Interprofessional Intervention to Reduce Emergency Department Visits in Black Individuals with Diabetes

Barry W. Rovner, Robin Casten, Anna Marie Chang, Judd E. Hollander, Benjamin E. Leiby, Ginah Nightingale, Laura Pizzi, Joseph Herres, Neva White, Megan Kelley, Kristin Rising

Research output: Contribution to journalArticlepeer-review


Black individuals with diabetes have high rates of emergency department (ED) use. This randomized controlled trial compared the efficacy of Diabetes Interprofessional Team to Enhance Adherence to Medical Care (DM I-TEAM) versus Usual Medical Care (UMC) to reduce number of return ED visits/hospitalizations over 12 months in 200 Black individuals with diabetes after an ED visit. DM I-TEAM consisted of community health worker-delivered diabetes education and behavior activation, telehealth visits with a diabetes nurse educator and primary care physicians, and clinical pharmacist recommendations to reduce potentially inappropriate medications (PIMs). Secondary outcomes included glycemic control, PIMs use, diabetes self-management, diabetes self-efficacy, depression, and medical trust. Participants had a mean age of 64.9 years and 73.0% were women. The 2 treatment groups were similar in baseline characteristics. Sixty-eight (69.4%) DM I-TEAM participants and 69 (67.6%) UMC participants had at least 1 incident ED visit/hospitalization over 12 months. The adjusted incidence rate ratio for DM I-TEAM versus UMC was 1.11 (95% confidence interval 0.79-1.56; P = 0.54). DM I-TEAM participants attained significantly better diabetes self-management, diabetes self-efficacy, and institutional trust than UMC participants. There were no treatment group differences in hemoglobin A1c level nor PIMs use. Among Black individuals with diabetes, a novel culturally relevant intervention was no better than usual care at preventing return ED visits/hospitalizations over 1 year. Before reasonable clinical interventions such as DM I-TEAM can be effective, reducing system-level barriers to health, building community health care capacity, and designing interventions that better align with the everyday realities of patients' lives are necessary.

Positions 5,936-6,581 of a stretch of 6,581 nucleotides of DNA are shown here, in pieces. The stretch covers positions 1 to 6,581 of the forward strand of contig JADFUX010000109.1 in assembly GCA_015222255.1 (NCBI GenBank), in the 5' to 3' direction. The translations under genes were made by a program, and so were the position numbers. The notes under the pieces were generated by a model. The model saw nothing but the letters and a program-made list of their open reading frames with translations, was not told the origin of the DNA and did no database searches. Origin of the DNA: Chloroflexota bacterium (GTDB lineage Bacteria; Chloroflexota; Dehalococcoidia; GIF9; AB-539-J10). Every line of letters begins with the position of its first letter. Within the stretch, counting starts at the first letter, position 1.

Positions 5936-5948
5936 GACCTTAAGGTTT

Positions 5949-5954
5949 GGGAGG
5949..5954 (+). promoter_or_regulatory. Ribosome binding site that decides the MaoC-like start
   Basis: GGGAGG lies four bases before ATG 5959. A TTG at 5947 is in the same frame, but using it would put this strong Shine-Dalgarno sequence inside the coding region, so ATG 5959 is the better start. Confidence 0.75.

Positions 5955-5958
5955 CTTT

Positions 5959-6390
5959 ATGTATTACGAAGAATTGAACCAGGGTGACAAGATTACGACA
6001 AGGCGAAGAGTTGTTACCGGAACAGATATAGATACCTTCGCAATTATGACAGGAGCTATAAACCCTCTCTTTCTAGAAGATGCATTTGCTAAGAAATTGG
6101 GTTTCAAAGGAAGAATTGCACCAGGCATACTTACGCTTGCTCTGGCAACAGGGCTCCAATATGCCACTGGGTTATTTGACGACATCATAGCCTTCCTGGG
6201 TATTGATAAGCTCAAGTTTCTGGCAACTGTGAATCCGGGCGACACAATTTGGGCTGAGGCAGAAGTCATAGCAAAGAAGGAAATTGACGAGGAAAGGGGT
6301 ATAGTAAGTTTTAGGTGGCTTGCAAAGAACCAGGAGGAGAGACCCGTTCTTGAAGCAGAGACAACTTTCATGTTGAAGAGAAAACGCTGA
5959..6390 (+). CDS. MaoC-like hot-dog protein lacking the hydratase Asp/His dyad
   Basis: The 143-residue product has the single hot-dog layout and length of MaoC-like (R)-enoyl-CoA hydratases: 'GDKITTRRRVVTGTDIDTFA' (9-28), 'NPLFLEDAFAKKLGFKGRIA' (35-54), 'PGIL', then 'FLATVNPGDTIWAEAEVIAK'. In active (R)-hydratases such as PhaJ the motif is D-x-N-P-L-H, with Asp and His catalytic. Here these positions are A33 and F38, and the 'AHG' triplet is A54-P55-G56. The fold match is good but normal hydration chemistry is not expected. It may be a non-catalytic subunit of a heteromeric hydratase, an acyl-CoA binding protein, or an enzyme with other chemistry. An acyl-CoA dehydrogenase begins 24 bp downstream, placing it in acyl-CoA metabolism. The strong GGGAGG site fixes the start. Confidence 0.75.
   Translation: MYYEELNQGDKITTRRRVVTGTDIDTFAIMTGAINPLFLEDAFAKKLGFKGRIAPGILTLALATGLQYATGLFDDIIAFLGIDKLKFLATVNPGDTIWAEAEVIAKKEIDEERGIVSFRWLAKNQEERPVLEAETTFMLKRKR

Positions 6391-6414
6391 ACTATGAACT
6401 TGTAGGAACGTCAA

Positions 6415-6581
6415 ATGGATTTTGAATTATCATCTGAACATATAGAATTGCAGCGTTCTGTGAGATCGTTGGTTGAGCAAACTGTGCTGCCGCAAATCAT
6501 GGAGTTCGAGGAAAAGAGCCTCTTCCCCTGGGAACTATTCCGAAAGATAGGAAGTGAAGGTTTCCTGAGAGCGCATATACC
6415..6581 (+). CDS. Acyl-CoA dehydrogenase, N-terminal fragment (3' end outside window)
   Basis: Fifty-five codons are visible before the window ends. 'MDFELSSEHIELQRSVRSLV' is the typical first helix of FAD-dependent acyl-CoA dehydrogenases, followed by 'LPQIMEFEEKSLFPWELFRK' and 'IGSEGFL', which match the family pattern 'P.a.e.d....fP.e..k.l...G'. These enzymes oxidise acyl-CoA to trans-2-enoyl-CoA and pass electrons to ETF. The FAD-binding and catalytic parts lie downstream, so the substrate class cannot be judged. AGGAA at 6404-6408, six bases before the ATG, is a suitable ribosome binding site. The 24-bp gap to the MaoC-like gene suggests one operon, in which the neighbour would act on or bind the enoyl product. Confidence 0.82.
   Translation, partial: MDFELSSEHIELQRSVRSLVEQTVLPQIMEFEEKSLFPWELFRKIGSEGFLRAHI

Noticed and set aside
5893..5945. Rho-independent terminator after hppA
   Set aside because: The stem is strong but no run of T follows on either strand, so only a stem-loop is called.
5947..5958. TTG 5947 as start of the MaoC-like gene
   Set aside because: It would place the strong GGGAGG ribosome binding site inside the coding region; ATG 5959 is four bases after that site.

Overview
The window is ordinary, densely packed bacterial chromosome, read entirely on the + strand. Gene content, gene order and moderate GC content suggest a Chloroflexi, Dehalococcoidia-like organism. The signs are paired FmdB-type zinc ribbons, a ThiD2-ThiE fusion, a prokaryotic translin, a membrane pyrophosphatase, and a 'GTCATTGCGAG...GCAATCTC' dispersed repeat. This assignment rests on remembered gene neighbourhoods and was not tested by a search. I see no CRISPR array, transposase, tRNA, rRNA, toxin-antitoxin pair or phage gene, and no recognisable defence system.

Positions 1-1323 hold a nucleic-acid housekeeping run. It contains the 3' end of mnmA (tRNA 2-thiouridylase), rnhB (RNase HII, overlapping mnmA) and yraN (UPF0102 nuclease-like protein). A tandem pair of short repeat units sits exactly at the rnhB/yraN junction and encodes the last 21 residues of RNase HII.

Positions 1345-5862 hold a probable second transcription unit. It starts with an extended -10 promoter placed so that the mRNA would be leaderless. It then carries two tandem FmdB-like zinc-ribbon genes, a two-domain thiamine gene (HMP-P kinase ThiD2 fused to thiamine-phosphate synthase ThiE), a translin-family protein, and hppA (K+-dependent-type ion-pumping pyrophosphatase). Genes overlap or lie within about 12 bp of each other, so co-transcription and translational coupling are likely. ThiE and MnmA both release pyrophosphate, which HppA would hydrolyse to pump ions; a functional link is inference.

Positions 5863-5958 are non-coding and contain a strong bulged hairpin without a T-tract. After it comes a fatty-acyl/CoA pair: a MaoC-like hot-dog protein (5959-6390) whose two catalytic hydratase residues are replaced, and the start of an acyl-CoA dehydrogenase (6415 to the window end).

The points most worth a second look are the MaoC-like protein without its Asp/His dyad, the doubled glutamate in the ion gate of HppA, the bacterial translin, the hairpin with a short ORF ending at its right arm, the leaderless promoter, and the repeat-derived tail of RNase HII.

Original languageEnglish (US)
Pages (from-to)46-52
Number of pages7
JournalPopulation Health Management
Issue number1
StatePublished - Feb 1 2023
Externally publishedYes

ASJC Scopus subject areas

  • Leadership and Management
  • Health Policy
  • Public Health, Environmental and Occupational Health


  • Blacks
  • clinical trial
  • diabetes
  • emergency departments


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